Muhammad’s Life, Battles, and Death
This is the third in a series of posts about Islam. For more articles in this series, click on the links at the end of this article.
Due to his preaching of reforms, Muhammad was seen as a threat to Mecca’s wealthy rulers. But he was spared reprisals thanks to his wealthy uncle, Abu Talib. However, the year 619 A.D. became known as the year of sorrow during which Muhammad lost both his uncle and his wife, Khadijah. Without his uncle’s protection, he got exposed to more persecution until he eventually fled Mecca.
He continued his pious life, and in the year 621, he experienced the “miraculous night journey,” which was composed of two parts:
The Isra was presumably a journey on a flying donkey from Mecca to Jerusalem, to the farthest mosque (Al-Aqsa; later established in 705) which is the Temple Mount mosque today in the Old City of Jerusalem.
The Mi’raj was presumably a journey from Jerusalem with Gabriel to the seven levels of heaven, where he encountered several prophets, one on each level: Adam, John the Baptist and Jesus, Joseph, Idris, Aaron, Moses, Abraham. He finally conversed with Allah who it is said commanded him to pray 50 times per day, but upon his return to earth, he met Moses who suggested bargaining to bring them down. After a series of back and forth, Allah decreased the number to 5 prayers per day, which he would reward tenfold.
Many Muslims believe that this truly happened. Others consider it a vision or out of body experience. The journey serves to confirm to Muslims that Muhammad was a prophet because he had met other prophets and possibly Allah himself.
Hijra and the Beginning of a Muslim State
In 622, Muhammad received a delegation from the city of Yathrib (about 185 miles north of Mecca) which invited him to be the leader of the Muslims there. At the same time, leaders in Mecca were planning to assassinate him, but his cousin Ali ibn Abi Talib foiled the plot. So, in September 622 he went to Yathrib. This is known as the Hijra which begins the Muslim calendar. Hijra is as important to Muslims as the Exodus is to the Jews. Yathrib was thus renamed Madinat Al Nabi (City of the Prophet), known thereafter as Medina.
Mohammad instituted a constitution which was an alliance between the tribes, some of which were Jews who accepted him as judge. This was the first Muslim state with protections and allowances for non-Muslim monotheists, the “people of the Book.” Muslims in Medina and Mecca constituted the first Muslim nation (umma), a concept that persists today and unites Muslims of the world in a community, a concept similar to the universal church of God.
Muhammad took a total of 13 wives:
His first was Khadijah who had influenced him toward monotheism.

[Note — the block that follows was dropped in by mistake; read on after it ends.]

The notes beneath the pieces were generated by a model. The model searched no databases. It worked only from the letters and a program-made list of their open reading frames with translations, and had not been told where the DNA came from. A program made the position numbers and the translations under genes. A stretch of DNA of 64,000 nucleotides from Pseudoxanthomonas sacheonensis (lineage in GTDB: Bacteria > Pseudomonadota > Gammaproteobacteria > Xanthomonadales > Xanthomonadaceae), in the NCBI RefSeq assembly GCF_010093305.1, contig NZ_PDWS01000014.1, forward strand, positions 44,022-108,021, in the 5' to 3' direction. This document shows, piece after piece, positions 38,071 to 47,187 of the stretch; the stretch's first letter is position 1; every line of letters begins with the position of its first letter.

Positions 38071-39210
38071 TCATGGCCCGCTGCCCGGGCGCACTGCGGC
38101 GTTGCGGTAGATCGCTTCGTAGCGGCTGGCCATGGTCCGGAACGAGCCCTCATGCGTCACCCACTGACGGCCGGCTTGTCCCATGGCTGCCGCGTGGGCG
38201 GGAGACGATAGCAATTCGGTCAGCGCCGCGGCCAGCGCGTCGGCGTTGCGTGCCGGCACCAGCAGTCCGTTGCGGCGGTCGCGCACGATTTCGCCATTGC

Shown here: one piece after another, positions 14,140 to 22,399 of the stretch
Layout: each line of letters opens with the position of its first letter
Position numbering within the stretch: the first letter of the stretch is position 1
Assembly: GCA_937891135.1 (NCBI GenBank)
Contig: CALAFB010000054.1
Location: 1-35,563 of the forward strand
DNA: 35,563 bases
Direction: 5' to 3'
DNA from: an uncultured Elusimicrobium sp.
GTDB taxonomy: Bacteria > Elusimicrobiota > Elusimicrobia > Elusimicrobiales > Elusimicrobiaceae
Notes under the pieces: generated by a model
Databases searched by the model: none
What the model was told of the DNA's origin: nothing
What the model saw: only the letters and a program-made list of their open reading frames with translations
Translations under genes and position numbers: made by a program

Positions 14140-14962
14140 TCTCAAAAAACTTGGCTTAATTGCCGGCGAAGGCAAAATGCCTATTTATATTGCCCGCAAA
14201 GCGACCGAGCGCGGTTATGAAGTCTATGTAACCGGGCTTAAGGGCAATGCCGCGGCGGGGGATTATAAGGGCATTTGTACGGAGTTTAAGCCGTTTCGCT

One of his wives was Aisha, who was 10-years-old when they married, while Muhammad was around 53. She was the daughter of Abu Bakr (a companion of Muhammad, his first male convert outside of his family, and the first khalifa) and she was betrothed to him when she was between ages 5 and 6. She was his favorite wife.
Another wife was Zeinab. She had been his cousin and daughter in law, the wife of his adopted son. This was not acceptable. Although his son later divorced her, it was still not acceptable. According to the Quran, Muhammad received a special revelation from Allah allowing him to marry her.
Conflicts and Battles
There were conflicts between Muslims and pagan Meccans, and Muhammad began to lead his followers in raids. He became a military leader, the first among many later Muslim leaders. In 624, his first battle (The Battle of Badr) was a raid on a Quraish caravan. He and 300 men defeated a thousand. He declared that angels from Allah helped in the victory.
In 625, the second battle (Uhud) took place and was a shameful defeat. Then Muhammad received a revelation stating that the defeat took place because the men were more interested in spoils of war than in honoring Allah.
In 627, the third battle (Battle of the Trench) took place and lasted 30 days. During this time, Meccans and other Arab tribes and Jews besieged Medina. Muhammad and his people resisted until the siege ended and the Meccans departed. He was betrayed by one of the Jewish tribes (Banu Qurayza) so he ordered all the men of the tribe, between 400-900 men, to be beheaded.
In 628, Muhammad went to Mecca and arranged for a ten year truce during which he was allowed to perform annual pilgrimages to the Kaaba. Pilgrimage had been practiced by pagans, and Muhammad desired to Islamize it. The treaty did not last, and it is unclear what made Muhammad decide that the Meccans violated the treaty, so in 630, Mohammad and his army of 10,000 men marched to Mecca and conquered it without much resistance as the Meccans surrendered and embraced Islam, installing a Muslim government. Mecca thus became the second Islamic city. Muhammad destroyed all the pagan idols in Mecca and thus purified it as he had desired.
Between 630-632, Muhammad and his troops defeated all the other tribes in the Arabian Peninsula and subdued them. The message was submit or face consequences: pagans had to become Muslims; Jews and Christians did not have to convert, but had to submit to the rule and pay a tax (jizyah).
Finally, in 632, Muhammad carried his final pilgrimage to Mecca. He fell ill and returned to Medina where he died on June 8, 632. Many believe he was poisoned. He was buried in Medina. Since he had no living sons and he had not left directives on succession, there was tumult. The division between Sunni and Shia Muslims would be the result.
For more articles in this series on Islam, click on the links below: